The irony was too obvious to avoid.
After Donald Trump sent out a disparaging tweet about an MSNBC host's physical appearance, several media members were quick to point out incoherence of his actions and Melania Trump's stated mission in the White House.
The bottomline that these reporters sought to lay out was clear: Here was the president, tweeting out mean and rough words about someone, all while having a first lady who has vowed to combat the "too mean and too rough" culture of cyberbullying.
If you're wondering what the last three tweets, in particularly, were referring to, it was an apparent statement from the first lady's communications director, Stephanie Grisham, which read,
When her husband gets attacked, he will punch back 10 times harder.
The statement was relayed by CNN White House reporter Kaitlan Collins.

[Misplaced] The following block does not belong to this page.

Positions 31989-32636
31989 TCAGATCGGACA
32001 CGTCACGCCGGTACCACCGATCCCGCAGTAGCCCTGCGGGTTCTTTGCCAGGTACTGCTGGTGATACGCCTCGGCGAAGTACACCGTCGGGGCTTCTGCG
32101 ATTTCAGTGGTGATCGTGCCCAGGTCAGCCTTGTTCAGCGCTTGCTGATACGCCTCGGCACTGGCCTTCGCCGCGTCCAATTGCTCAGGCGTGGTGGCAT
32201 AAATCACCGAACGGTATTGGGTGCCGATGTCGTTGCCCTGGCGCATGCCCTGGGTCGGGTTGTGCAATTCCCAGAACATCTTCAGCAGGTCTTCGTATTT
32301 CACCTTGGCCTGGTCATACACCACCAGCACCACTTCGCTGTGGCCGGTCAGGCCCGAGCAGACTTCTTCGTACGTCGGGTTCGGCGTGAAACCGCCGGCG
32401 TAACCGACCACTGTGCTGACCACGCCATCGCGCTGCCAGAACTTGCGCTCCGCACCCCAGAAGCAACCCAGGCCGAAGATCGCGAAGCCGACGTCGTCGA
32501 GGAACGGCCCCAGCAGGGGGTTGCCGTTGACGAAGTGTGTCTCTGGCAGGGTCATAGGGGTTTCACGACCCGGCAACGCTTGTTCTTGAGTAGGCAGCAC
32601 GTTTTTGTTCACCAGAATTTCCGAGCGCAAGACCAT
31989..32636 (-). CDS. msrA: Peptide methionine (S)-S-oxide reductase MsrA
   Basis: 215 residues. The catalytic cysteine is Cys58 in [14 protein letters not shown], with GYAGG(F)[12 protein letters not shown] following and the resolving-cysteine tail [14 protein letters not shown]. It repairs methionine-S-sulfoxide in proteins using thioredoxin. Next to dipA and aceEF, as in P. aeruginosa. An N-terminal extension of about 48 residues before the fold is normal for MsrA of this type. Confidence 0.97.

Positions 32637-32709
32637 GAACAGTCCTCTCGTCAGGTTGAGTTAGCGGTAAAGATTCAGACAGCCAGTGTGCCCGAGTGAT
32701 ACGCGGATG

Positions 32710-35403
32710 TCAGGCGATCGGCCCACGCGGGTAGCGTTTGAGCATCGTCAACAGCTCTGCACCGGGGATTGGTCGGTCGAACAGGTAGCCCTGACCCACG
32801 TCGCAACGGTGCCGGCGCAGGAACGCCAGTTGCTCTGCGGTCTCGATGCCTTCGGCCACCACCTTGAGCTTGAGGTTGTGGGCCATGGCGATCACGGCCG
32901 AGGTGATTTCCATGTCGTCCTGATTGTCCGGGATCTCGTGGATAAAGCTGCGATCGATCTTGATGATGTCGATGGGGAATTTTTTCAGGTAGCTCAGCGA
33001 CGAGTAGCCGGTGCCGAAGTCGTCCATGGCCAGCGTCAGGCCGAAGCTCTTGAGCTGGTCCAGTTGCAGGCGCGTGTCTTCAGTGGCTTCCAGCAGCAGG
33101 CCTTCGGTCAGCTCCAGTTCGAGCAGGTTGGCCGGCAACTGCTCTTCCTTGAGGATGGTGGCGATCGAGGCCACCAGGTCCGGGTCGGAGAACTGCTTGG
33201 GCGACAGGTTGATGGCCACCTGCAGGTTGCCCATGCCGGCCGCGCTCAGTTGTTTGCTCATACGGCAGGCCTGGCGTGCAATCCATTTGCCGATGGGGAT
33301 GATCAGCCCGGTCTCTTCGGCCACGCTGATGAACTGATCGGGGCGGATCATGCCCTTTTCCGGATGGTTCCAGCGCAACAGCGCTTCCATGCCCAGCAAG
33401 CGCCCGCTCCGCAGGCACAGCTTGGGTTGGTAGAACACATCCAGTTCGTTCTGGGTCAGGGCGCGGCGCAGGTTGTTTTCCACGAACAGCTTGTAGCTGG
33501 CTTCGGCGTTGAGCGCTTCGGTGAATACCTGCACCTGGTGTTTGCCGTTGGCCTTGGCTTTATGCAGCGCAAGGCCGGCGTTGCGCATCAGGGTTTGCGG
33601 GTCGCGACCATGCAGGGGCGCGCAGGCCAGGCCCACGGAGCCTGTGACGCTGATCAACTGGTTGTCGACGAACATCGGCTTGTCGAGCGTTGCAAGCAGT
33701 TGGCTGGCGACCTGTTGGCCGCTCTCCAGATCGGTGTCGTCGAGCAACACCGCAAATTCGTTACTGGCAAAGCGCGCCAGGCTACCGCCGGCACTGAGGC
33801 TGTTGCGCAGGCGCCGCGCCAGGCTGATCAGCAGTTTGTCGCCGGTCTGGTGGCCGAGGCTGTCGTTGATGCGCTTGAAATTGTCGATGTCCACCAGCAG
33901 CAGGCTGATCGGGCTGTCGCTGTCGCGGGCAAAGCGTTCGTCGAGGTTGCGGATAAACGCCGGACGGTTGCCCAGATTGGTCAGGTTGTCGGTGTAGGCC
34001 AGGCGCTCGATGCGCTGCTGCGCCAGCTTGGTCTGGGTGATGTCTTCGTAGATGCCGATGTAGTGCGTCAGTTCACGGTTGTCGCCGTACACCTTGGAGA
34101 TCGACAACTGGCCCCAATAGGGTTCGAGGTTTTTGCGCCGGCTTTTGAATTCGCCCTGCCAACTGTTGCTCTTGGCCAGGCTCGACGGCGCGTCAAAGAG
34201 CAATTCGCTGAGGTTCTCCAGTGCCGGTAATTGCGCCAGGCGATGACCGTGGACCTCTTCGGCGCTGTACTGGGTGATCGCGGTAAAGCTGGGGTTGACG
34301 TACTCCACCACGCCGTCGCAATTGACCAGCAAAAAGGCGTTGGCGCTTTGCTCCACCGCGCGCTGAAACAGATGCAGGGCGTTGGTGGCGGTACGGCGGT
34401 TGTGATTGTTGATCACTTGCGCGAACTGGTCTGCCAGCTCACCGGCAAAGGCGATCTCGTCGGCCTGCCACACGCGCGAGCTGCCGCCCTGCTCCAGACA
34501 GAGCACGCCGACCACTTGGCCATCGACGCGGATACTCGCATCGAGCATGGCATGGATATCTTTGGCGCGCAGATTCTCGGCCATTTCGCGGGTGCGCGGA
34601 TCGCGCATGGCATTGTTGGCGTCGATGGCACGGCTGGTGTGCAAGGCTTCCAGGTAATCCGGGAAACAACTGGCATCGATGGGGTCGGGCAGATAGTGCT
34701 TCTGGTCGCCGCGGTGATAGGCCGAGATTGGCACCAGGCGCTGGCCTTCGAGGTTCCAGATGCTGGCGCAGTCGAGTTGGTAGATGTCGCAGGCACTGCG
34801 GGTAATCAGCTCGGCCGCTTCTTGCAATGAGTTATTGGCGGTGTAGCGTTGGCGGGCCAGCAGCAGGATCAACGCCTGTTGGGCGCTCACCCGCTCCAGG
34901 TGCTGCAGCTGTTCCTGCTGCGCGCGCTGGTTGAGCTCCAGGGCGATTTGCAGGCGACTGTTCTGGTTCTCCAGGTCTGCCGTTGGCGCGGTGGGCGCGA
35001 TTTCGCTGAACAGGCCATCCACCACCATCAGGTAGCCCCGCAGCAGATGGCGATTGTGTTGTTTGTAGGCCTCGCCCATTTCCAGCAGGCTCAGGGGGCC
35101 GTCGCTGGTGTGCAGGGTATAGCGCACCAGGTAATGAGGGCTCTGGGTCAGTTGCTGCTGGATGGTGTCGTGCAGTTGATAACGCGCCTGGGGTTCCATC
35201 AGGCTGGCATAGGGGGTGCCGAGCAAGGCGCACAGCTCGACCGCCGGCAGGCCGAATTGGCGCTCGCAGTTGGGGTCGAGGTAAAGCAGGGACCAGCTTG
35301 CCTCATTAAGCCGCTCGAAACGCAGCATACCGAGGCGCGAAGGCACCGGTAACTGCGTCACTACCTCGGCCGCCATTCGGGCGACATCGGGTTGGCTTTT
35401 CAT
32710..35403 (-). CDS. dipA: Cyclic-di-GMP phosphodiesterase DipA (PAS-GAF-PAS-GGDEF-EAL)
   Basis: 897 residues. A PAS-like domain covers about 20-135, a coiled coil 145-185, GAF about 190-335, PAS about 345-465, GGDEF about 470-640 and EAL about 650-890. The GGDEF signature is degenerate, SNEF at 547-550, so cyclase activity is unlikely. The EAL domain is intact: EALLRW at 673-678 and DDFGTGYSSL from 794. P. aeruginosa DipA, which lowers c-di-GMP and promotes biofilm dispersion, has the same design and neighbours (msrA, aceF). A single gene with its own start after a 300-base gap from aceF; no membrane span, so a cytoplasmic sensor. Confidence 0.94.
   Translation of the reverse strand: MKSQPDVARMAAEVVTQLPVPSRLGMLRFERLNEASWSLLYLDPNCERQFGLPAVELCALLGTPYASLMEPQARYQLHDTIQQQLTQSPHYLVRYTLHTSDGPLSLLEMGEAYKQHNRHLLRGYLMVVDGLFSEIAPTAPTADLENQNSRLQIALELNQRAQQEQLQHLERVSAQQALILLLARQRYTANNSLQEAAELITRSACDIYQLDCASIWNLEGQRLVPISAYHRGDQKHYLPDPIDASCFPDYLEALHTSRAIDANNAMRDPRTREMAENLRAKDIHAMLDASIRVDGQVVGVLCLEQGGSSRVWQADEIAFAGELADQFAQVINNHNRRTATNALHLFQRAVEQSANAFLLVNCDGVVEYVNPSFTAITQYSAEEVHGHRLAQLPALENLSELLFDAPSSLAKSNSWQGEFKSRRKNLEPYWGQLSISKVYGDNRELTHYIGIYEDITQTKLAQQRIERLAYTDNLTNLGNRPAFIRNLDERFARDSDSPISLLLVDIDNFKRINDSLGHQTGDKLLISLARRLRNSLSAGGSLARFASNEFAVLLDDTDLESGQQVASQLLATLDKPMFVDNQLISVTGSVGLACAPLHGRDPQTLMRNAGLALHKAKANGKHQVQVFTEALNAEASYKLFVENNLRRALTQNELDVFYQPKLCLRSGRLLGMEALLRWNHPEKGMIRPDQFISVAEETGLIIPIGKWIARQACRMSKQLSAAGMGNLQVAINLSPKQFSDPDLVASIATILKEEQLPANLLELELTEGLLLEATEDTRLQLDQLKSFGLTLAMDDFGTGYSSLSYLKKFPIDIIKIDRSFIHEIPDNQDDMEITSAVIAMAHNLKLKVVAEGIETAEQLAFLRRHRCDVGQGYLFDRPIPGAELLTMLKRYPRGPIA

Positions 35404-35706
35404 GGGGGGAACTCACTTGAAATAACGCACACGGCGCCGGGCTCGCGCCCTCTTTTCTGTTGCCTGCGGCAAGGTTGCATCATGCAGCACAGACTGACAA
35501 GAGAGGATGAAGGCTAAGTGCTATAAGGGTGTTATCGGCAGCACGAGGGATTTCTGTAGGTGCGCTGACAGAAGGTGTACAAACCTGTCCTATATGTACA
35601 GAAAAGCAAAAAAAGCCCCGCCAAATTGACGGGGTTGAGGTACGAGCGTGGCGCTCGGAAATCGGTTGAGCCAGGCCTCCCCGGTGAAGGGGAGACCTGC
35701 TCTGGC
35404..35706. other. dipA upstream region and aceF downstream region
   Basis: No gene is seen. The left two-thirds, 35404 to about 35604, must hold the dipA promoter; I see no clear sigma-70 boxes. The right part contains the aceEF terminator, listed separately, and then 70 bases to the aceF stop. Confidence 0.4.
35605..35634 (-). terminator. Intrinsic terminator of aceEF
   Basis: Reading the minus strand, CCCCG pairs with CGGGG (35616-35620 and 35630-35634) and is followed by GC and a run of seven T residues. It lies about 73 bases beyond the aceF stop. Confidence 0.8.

The defiance of the statement is, again, ironic, given how Trump went out of her way stress a campaign against personal attacks online.
Sure, on the one hand, the first lady had initially emphasized the particular cyber bullying of young people. She said during a speech last November,
Our culture has gotten too mean and too rough, especially to children and teenagers. It is never OK when a 12-year-old girl or boy is mocked, bullied or attacked. It is terrible when that happens on the playground and it is absolutely unacceptable when it's done by someone with no name hiding on the internet.
On the other hand, it's not exactly rare for people to look to the president of the United States to set an example. In fact, setting an example in basic decency is usually expected.
Fellow Republicans Ben Sasse and Lindsey Graham made that point clear in a couple of tweets directed at the president.
Regardless of what age group the first lady wanted to focus on in her efforts to combat cyberbullying, it's clear that the president's means of conflict resolution contradict her message.